Developing nations will be buried under mountains of e-waste unless they quickly implement programs to collect and manage it, according to a report released Monday by the United Nations Environment Programme (UNEP).
By 2020, e-waste from old computers and other electronic devices will surge by 500 percent in India and by between 200 and 400 percent in South Africa and China. E-waste from discarded mobile phones, television sets and refrigerators will also soar.
Other developing nations, including Brazil and Mexico, may also be swamped, and it’s essential to establish ambitious, formal and regulated processes to collect and manage e-waste in China, Achim Steiner, executive director of UNEP, said.
By 2020, e-waste from discarded mobile phones will be about 18 times the 2007 level in India, and about seven times the 2007 level in China, the UNEP report predicted. e-waste from television sets will double by 2020 in both countries. In India, e-waste from discarded refrigerators will double or triple.
In 2010, China produced 2.3 million tons of e-waste, UNEP estimated, second only to the United States, which churned out about 3 million tons. Further, although China has banned “imports” of e-waste, it remains a major dumping ground for e-waste from developed nations, the UNEP report states.
One noted e-waste dumping site is the town of Guiyu, in Guangdong Province, China, which takes in about 1 million tons of e-waste every year, according to reports. Kids play in the toxic e-waste, which is spread throughout the town.
Most e-waste in China is improperly handled, with much of it being burned by backyard recyclers to recover valuable metals such as gold. This causes toxic pollution, according to UNEP.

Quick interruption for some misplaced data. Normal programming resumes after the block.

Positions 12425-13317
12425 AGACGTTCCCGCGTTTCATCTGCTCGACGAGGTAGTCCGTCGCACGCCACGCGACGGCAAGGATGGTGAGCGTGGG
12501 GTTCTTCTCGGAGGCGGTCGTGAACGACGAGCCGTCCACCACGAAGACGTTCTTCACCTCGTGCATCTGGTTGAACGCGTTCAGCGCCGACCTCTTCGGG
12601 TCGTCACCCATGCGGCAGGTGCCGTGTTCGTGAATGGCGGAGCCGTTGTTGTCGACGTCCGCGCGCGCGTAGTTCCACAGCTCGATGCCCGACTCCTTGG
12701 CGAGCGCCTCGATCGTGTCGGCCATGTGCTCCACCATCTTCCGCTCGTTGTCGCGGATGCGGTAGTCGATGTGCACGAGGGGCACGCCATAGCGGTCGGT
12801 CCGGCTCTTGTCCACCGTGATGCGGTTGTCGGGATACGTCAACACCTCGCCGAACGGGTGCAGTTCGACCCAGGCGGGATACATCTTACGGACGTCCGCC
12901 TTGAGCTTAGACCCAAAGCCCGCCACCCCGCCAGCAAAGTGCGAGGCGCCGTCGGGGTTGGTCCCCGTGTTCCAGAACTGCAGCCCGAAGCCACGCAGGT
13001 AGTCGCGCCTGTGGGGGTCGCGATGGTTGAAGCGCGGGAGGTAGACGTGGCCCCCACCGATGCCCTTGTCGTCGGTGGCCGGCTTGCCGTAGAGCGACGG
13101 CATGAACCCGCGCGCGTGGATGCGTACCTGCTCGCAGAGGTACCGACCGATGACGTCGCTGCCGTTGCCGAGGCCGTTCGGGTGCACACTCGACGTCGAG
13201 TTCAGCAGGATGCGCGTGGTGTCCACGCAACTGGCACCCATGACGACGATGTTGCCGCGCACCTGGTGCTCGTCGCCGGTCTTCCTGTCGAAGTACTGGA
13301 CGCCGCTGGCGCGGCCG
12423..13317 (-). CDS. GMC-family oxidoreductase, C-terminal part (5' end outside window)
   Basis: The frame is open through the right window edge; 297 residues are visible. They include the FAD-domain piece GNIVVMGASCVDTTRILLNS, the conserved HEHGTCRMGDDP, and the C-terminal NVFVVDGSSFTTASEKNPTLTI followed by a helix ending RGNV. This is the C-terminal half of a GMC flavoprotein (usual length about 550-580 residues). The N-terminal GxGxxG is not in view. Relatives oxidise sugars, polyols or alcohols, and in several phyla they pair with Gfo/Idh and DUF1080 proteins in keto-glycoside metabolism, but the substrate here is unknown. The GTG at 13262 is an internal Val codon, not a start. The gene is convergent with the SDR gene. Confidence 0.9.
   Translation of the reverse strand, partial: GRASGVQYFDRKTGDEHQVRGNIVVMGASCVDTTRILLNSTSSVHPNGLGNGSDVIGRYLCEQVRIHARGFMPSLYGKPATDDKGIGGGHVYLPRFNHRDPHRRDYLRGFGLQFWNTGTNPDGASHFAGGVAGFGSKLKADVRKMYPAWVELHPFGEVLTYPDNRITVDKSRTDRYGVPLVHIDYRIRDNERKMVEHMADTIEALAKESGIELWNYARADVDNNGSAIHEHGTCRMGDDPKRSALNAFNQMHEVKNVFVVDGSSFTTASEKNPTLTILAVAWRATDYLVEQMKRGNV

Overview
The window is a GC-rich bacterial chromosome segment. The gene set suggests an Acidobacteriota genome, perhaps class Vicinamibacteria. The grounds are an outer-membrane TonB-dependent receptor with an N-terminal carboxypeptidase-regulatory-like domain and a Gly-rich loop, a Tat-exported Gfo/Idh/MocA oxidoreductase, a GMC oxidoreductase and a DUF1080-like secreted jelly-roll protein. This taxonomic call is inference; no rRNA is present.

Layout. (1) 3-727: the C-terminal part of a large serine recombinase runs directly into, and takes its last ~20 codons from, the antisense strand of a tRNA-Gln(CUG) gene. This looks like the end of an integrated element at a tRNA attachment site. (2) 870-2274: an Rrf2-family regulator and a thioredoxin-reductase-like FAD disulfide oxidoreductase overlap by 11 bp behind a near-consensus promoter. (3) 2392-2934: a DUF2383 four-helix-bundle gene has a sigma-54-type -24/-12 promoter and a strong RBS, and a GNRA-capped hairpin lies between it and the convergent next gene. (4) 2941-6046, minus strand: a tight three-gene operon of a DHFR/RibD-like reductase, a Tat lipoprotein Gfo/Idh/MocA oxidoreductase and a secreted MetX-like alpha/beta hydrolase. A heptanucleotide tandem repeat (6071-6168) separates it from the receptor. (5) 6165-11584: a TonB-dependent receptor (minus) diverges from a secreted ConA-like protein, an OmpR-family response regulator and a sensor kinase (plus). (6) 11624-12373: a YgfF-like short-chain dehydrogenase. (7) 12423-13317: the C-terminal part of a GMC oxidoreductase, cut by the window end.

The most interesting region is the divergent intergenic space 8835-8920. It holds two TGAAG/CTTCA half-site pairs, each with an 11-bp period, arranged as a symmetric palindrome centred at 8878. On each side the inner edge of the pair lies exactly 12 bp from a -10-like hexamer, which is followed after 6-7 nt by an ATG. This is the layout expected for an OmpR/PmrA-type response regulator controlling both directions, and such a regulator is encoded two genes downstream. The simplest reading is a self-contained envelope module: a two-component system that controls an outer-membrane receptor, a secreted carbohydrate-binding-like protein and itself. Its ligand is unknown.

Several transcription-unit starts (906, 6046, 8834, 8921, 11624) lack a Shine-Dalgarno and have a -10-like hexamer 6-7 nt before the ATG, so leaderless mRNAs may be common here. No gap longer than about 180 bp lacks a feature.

Old Toys are Poison
Toxins in computers include barium, beryllium, cadmium, hexavelent chromium, lead, mercury, phosphorus, and PCBs. Dell, HP and Apple are among the computer manufacturers that have committed to producing green computers following pressure from organizations like Greenpeace.
“The U.N. report highlights the tsunami of e-waste that is growing from our use of electronics products,” Greenpeace campaigner Casey Harrell told TechNewsWorld. “Greenpeace is working in a number of countries, including India, Argentina and China, to implement or strengthen e-waste import bans and national collection laws, while also working in the EU and North America to pressure manufacturers to create laws on e-waste disposal and bans on exporting e-waste.”
The environmental group has not been as successful here in North America. “We’ve had more success in Europe than in Canada or in the U.S.,” Harrell said.
The Planned Obsolescence Predicament
One of the factors behind the growing e-waste mountains may be the need to regularly upgrade electronic equipment. Computer hardware often needs to be refreshed every three to five years, and this year is expected to be good for PC and server sales because enterprises held off refreshing these items during the economic crunch.